Too many people laugh this topic off. They believe it’s just “happy talk” and that it has no bearing on their life or their results. But really, it’s a window into their personal psychology. I am more then ever convinced that the difference between people who succeed and people who fail is their personal psychology. I also believe that changing the language changes the psychology! There are healthier choices, and we know that people like Victor Frankl (see Man’s Search for Meaning) have framed the most horrific experiences in empowering ways. 

      A

  • AmyMccTobin

    Once upon a time I worked at a fabulous company where we all ‘worked harder,’ and it was always personal.  The President was fired, and the incoming President (whose reputation we all knew from our sister company) said to me during our second conversation “You work too hard.”  The message was clear: If you work hard and outshine ‘us,’ we’ll have to work hard and we don’t want to.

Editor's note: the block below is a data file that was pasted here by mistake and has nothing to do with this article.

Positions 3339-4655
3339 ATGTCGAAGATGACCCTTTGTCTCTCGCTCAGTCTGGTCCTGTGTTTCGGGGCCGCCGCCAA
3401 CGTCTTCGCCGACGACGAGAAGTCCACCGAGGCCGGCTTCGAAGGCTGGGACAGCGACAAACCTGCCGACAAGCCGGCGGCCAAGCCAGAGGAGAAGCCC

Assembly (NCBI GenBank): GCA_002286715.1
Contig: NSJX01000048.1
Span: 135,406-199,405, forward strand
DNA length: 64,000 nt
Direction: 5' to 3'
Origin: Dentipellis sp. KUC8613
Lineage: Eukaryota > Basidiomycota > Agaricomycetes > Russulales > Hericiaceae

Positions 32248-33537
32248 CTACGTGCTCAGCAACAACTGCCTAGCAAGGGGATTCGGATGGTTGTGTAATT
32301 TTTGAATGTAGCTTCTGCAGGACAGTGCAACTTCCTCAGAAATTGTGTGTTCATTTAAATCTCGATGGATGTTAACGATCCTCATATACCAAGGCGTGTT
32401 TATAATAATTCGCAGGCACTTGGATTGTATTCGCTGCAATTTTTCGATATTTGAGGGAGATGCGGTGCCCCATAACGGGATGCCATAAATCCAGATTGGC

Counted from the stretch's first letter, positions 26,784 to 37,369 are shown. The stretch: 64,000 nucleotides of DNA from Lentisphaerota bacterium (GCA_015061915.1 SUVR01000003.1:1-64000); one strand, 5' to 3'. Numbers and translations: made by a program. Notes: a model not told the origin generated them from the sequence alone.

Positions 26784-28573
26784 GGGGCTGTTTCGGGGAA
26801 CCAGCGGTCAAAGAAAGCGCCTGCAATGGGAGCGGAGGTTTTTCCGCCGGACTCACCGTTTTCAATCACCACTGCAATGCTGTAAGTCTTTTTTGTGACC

Needless to say the company shrunk by 2/3rds and he was demoted.  I am self employed:)

    I work really hard, and I play really hard with my daughter, and I never, ever take it easy. 
    You are now in my top 3 favorite bloggers…;)

    • http://www.thesalesblog.com S. Anthony Iannarino

      When I was a kid, I worked at a factory sealing nuts and bolts in little plastic bags. I don’t remember what the daily quota was, but I doubled it my first day. It brought a lot of positive attention from management, although that isn’t why I achieved the result. I was just working hard because it is who I am (even at 16). At lunch, all of the old timers cornered me to let me know it was going to turn out bad for me if I continued to work hard; I was making them look bad.